What happened in 1911
to create the start of OSHA?
The OSHA (the Occupational Safety and Health Administration) is an agency of the United States Department of Labor and its mission is simple, “To assure safe and healthy working conditions for men and women by setting and enforcing standards and by providing training, outreach, education and assistance”
The OSHA, which was established with the Occupational Safety and Health Act of 1970, carries out workplace inspections and has various training, compliance assistance, and health and safety recognition programs that are all designed to keep you safe in the workplace.
Yet for all they do today, it actually took a workplace tragedy over 100 years ago to bring about the change required and for the OSHA to be formed.
Triangle Waist Company factory
On March 25th, 1911, fires ravaged the 8th, 9th and 10th floors of the Asch building, home of the Triangle Waist Company factory, in New York City’s garment district.
The young women inside the factory, most of whom were immigrant Jewish and Italian women in their early 20’s, although some were as young as 14 and none were older than 39, were trapped behind locked doors with little to no way to escape.
The building only had one fire escape, which promptly collapsed during the attempts to rescue the workers, and with the fire escape broken and the tight and cramped factory blocked with tables, machines and other pieces of equipment, many workers did not make it out to safety.
We now know that that management had locked the doors to prevent theft but with so many people struggling to escape the fire, panicking as they did so, only to be met with doors that opened the wrong way and minimal buckets of water to actually fight the fire, the loss of life was inevitable.
When the fire service arrived they were also ill-equipped as their ladders didn’t reach the top floors of the building and the safety nets were just as ineffective, ripping like paper on impact.
The fire, which had been made worse by a number of preventable problems, ultimately resulted in 146 workers losing their lives that day.
The aftermath and the seeds of change
Following the tragedy, the families of the workers that lost their lives in the fire were distraught at what had happened to their loved ones and the manner of their deaths and soon this anger and pain turned to public outcry as more and more details about the cause of the fire and the terrible working conditions the deceased had endured were released.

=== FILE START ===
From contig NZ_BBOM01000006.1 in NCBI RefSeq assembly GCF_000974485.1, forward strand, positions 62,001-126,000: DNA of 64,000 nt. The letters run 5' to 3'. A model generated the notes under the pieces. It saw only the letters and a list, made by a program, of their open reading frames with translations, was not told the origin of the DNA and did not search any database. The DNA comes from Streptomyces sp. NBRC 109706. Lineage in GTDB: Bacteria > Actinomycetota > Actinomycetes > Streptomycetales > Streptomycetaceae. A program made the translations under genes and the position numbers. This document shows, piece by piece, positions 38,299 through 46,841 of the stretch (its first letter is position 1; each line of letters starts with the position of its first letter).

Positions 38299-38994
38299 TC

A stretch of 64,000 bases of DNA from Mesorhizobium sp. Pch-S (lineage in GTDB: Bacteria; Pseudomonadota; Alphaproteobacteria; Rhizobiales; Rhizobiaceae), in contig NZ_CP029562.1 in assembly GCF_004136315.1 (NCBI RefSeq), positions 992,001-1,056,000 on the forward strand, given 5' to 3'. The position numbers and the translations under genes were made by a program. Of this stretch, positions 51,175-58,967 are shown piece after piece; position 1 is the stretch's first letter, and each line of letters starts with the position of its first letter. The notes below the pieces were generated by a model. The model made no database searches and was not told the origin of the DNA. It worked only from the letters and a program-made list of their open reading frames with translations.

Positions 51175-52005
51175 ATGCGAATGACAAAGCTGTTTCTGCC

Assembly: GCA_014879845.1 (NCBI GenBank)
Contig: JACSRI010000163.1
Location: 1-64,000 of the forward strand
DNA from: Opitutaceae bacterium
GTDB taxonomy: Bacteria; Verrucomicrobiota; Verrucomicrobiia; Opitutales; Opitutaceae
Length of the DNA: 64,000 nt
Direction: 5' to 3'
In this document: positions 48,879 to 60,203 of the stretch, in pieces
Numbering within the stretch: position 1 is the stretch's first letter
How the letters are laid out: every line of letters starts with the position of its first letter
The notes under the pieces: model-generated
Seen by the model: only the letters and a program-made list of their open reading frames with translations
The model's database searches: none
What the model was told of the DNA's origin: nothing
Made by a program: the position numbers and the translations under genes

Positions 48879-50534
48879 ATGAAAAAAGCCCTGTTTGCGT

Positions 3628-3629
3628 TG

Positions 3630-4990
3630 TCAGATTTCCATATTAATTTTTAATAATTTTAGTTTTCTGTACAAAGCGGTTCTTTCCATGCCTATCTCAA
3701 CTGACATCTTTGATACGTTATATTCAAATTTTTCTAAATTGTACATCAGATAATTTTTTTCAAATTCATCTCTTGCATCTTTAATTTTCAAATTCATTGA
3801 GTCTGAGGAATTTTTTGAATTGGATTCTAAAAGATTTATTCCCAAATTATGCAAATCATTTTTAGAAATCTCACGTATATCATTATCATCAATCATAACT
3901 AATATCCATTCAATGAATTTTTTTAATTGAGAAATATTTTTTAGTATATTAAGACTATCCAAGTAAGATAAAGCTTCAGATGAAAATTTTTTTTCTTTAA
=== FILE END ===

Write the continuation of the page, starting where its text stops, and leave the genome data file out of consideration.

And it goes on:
As the fire had unfolded people had begun to gather in the streets and had witnessed this travesty first hand, one of those people, Frances Perkins, would later become secretary of Labor under President Roosevelt and she was so horrified by what she saw, stating there and then that something must be done.
Other powerful leaders that also had direct experience with the events of that day would also come together to bring about new workplace standards, passing them into law in the state of New York and becoming trailblazers for the rest of the country which would ultimately follow suit.
From tragedy to change
Change doesn’t occur overnight, however, following the Triangle Waist fire, a movement was happening to bring about change, first in New York and then on a national scale.
Actions were taken to prevent such horrors happening again and these would also act as the moral guidance to bring about change in wage and hour laws and certain other labor protections that would protect workers and their wellbeing.
Frances Perkins, who had witnessed the tragedy first hand, was selected by President Roosevelt to be the new Secretary of Labor in 1933 and as she had an extensive background in occupational safety and health with the state of New York, she soon began making changes.
She wanted to make sure that the workplace was “as safe as science and law can make them” and by 1934 she had created the Bureau of Labor Standards.
Unfortunately, it would take time and there would be other tragedies along the way, such as the Cocoanut Grove nightclub fire which resulted in major changes to fire codes and laws and the Farmington mining explosion which brought about the Coal Mine Safety and Health Act but so many of these seeds were sown in New York City in 1911 and they would continue to grow.
Almost 60 years later in 1970, after the passing and progression of numerous laws and acts, those seeds would bear fruit as the Occupational Safety and Health Act was enacted, creating the Occupational Safety and Health Administration (OSHA) and the National Institute for Occupational Safety and Health (NIOSH).
The responsibility of the Bureau of Labor Standards would pass to the newly created OSHA and soon permanent regulatory standards would be rolled out as real change started to take place.
There is still work to do and in an ever-changing working world there are new challenges to face, but so much of the OSHA as it is currently formed can trace its roots back to the tragic events of 1911 and a fire which would go on to impact policy and law over 100 years later.
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